Justice Minister Martín Soria on Friday filed a petition with the Supreme Court asking it to rule the recent Jujuy constitutional reform unconstitutional. Jujuy’s new constitution limits the right to protest in the northern province and contains language that Indigenous groups say will hinder them in land rights disputes.
The adoption of the reform by the provincial legislature on June 20 led to a fierce police crackdown on protesters, which has been denounced by human rights organizations and prompted the Human Rights Secretariat to file a lawsuit against the local government on Tuesday.
In his request, Soria asked the court to annul the provisions of the constitutional reform, arguing that it infringes on rights and guarantees established in the National Constitution, the American Declaration of the Rights and Duties of Man, and the American Convention on Human Rights, as well as international treaties.
Soria said the reform seeks to “create a legal framework to repress and persecute those who do not agree with economic ideas,” adding: “We’ve seen this film before. Austerity, hunger, misery and repression of the people,” comparing the situation to the protests amid the 2001 financial crisis.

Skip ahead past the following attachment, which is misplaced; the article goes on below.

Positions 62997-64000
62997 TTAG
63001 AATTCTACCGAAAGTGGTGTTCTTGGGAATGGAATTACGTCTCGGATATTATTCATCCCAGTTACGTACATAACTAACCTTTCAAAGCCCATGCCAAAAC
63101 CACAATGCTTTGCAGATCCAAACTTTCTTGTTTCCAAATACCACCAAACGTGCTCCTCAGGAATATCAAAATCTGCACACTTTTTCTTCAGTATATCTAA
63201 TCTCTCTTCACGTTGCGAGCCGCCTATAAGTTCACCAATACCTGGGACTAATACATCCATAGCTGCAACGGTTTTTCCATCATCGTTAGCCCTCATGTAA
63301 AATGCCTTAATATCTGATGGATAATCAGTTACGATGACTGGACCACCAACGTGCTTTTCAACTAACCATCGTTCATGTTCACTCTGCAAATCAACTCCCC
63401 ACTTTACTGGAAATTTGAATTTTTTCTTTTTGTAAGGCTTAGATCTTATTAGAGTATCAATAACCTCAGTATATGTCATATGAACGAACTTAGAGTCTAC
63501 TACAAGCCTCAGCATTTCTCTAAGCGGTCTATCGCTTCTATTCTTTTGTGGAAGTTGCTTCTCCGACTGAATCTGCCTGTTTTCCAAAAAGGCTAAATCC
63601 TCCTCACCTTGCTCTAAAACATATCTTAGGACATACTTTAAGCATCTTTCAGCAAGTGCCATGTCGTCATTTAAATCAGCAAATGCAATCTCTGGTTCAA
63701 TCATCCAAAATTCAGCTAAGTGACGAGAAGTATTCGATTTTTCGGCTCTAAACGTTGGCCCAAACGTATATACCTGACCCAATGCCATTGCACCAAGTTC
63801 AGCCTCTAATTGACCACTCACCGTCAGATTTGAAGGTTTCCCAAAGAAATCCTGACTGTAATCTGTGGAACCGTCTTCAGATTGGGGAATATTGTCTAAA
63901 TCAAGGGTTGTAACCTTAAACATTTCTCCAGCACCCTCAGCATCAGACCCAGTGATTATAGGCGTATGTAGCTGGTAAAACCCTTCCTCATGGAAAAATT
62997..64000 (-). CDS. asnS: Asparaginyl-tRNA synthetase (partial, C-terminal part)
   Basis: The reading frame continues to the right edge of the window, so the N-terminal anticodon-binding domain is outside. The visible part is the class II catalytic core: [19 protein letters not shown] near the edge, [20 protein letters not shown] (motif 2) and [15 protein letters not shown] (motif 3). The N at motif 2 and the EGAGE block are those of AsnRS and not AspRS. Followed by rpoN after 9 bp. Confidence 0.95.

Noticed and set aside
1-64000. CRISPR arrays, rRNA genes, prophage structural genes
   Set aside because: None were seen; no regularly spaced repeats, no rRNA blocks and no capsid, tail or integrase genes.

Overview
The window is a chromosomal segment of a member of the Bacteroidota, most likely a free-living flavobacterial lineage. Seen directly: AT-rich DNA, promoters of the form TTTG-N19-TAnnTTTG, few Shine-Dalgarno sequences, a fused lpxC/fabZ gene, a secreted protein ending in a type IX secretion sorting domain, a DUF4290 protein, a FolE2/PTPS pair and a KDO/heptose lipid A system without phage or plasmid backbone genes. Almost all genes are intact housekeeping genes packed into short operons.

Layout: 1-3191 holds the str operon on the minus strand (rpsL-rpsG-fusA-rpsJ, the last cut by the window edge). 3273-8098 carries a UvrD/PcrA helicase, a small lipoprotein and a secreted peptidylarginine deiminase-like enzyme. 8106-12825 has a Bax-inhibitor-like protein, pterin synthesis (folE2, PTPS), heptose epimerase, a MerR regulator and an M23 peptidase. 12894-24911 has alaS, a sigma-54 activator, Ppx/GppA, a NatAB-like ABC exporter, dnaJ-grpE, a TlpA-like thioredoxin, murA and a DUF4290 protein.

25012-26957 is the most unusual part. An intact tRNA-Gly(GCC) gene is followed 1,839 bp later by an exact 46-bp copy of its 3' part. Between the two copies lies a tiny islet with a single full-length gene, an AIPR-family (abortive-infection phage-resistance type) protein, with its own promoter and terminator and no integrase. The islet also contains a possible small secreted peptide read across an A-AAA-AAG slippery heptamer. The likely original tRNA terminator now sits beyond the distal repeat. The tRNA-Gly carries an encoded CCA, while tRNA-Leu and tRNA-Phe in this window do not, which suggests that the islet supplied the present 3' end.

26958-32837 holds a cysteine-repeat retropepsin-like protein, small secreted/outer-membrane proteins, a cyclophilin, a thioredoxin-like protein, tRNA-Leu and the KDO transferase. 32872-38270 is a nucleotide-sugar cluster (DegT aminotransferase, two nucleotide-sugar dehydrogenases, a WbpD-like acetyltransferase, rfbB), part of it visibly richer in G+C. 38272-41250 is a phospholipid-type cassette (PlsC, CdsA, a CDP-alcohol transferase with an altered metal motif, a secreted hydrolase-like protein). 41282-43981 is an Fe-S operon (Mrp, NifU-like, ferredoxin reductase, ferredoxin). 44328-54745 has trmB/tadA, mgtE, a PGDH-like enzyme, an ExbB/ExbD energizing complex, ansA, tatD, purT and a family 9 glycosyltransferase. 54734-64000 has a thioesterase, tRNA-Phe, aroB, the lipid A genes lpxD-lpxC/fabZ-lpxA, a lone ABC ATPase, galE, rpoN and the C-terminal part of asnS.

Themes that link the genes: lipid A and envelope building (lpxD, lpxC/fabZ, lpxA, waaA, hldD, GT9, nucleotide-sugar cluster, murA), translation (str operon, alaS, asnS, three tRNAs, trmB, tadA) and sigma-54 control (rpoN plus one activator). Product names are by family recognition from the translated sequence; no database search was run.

Jujuy provincial governor Gerardo Morales, an opposition candidate for vice president on the ticket of Buenos Aires Mayor Horacio Rodríguez Larreta, tweeted that Soria’s filing was an attempt to “destabilize Jujuy”, adding that reforms such as the one he passed are “what the country needs to leave behind the picket line industry and the extortion that is destroying us.”
The court filing notes that international human rights organizations to which Argentina has commitments, including the Inter-American Commission on Human Rights and the office of the United Nations High Commissioner for Human Rights, voiced concern over the situation in Jujuy. It was developed by the Justice Ministry, together with teams in the Human Rights Secretariat and the National Institute for Indigenous Affairs.
In a statement, the government said that “the institutional order of the republic and the democratic system are at stake, as are the values that sustain them.”
Article 14 bis of Argentina’s national constitution protects the rights to freedom of assembly, protest and strike, which the new constitution curbs. The filing adds that two articles in the constitution should be removed because they were implemented without the provincial government consulting Indigenous communities on issues that directly affect them.
Presidential spokeswoman Gabriela Cerruti said that President Alberto Fernández is monitoring the situation in Jujuy closely and has asked Morales to end the repression.
Rodríguez Larreta expressed “solidarity” with Morales and described the court petition as “another kirchnerist attempt to impugn provincial autonomy.”